Transcendence in Postmetaphysical Thinking. Habermas' God

Download Edit this record How to cite View on PhilPapers
Abstract
Habermas emphasizes the importance for critical thinking of ideas of truth and moral validity that are at once context-transcending and immanent to human practices. in a recent review, Peter Dews queries his distinction between metaphysically construed transcendence and transcendence from within, asking provocatively in what sense Habermas does not believe in God. I answer that his conception of “God” is resolutely postmetaphysical, a god that is constructed by way of human linguistic practices. I then give three reasons for why it should not be embraced by contemporary critical social theory. First, in the domain of practical reason, this conception of transcendence excludes by fiat any “Other” to communicative reason, blocking possibilities for mutual learning. Second, due to the same exclusion, it risks reproducing an undesirable social order. Third, it is inadequate for the purposes of a critical theory of social institutions.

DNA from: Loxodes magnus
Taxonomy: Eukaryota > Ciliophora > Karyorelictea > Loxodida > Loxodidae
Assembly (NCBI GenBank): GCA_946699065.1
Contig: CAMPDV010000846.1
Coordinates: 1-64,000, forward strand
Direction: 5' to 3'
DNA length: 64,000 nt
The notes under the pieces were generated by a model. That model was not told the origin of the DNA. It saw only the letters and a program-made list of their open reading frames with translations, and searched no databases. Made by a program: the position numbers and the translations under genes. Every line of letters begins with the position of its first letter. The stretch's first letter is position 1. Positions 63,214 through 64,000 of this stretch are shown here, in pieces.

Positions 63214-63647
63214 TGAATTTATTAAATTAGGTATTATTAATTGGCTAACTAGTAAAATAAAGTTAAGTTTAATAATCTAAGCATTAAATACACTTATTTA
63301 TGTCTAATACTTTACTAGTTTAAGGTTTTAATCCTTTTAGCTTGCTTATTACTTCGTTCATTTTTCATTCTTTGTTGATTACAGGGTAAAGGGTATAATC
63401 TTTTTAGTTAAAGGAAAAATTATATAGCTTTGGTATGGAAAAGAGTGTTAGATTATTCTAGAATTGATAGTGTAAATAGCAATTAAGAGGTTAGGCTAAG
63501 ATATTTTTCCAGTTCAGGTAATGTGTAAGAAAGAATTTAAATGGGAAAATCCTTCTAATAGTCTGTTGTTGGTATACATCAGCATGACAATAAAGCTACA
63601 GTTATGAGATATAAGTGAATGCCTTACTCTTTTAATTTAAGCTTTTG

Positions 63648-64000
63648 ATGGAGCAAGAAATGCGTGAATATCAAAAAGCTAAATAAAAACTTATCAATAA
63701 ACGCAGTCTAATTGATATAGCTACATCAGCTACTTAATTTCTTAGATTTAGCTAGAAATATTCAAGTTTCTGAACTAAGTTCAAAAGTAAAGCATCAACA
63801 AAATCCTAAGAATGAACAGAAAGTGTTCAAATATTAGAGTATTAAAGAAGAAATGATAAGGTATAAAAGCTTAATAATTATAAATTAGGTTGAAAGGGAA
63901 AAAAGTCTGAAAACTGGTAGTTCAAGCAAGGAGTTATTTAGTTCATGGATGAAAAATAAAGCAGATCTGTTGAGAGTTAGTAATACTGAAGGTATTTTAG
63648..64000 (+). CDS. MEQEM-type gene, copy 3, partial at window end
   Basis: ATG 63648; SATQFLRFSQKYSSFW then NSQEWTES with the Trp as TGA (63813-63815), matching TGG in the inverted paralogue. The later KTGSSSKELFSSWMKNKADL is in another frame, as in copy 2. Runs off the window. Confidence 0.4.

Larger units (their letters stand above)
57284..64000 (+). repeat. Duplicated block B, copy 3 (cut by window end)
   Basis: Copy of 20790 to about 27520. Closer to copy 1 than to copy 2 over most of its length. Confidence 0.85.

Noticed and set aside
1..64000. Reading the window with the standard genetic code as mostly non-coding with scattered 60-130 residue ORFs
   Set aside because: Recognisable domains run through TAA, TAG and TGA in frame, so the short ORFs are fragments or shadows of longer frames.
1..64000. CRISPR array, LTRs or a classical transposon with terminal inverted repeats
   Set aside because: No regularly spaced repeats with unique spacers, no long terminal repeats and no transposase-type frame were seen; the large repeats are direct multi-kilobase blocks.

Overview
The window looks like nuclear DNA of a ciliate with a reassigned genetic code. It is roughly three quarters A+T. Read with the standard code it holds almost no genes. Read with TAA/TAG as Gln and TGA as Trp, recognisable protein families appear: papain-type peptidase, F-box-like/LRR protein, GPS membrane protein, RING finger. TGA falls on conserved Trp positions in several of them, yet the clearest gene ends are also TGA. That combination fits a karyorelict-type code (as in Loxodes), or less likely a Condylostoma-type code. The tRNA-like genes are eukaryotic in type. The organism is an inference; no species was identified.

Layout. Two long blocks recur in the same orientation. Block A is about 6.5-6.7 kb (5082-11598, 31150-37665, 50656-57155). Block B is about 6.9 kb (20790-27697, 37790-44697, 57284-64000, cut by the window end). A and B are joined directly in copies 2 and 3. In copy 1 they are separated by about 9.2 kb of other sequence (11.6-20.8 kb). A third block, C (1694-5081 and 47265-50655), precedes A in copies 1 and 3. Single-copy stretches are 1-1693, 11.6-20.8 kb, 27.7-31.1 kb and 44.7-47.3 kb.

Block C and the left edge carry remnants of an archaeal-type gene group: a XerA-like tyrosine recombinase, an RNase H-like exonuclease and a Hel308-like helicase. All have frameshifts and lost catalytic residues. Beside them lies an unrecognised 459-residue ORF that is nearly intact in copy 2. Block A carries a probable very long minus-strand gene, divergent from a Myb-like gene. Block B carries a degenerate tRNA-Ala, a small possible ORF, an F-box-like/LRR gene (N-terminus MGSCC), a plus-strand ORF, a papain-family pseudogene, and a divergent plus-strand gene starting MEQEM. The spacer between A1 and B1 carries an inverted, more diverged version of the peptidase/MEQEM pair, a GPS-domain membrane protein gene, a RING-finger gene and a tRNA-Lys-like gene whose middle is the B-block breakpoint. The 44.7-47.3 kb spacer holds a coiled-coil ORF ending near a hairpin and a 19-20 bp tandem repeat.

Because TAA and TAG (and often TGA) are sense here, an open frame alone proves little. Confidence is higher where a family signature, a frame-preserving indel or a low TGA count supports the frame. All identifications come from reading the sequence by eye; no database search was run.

Categories
(categorize this paper)
PhilPapers/Archive ID
COOTIP-3
Upload history
Archival date: 2020-01-14
View other versions
Added to PP index
2019-12-21

Total views
113 ( #34,786 of 54,684 )

Recent downloads (6 months)
43 ( #16,489 of 54,684 )

How can I increase my downloads?

Downloads since first upload
This graph includes both downloads from PhilArchive and clicks on external links on PhilPapers.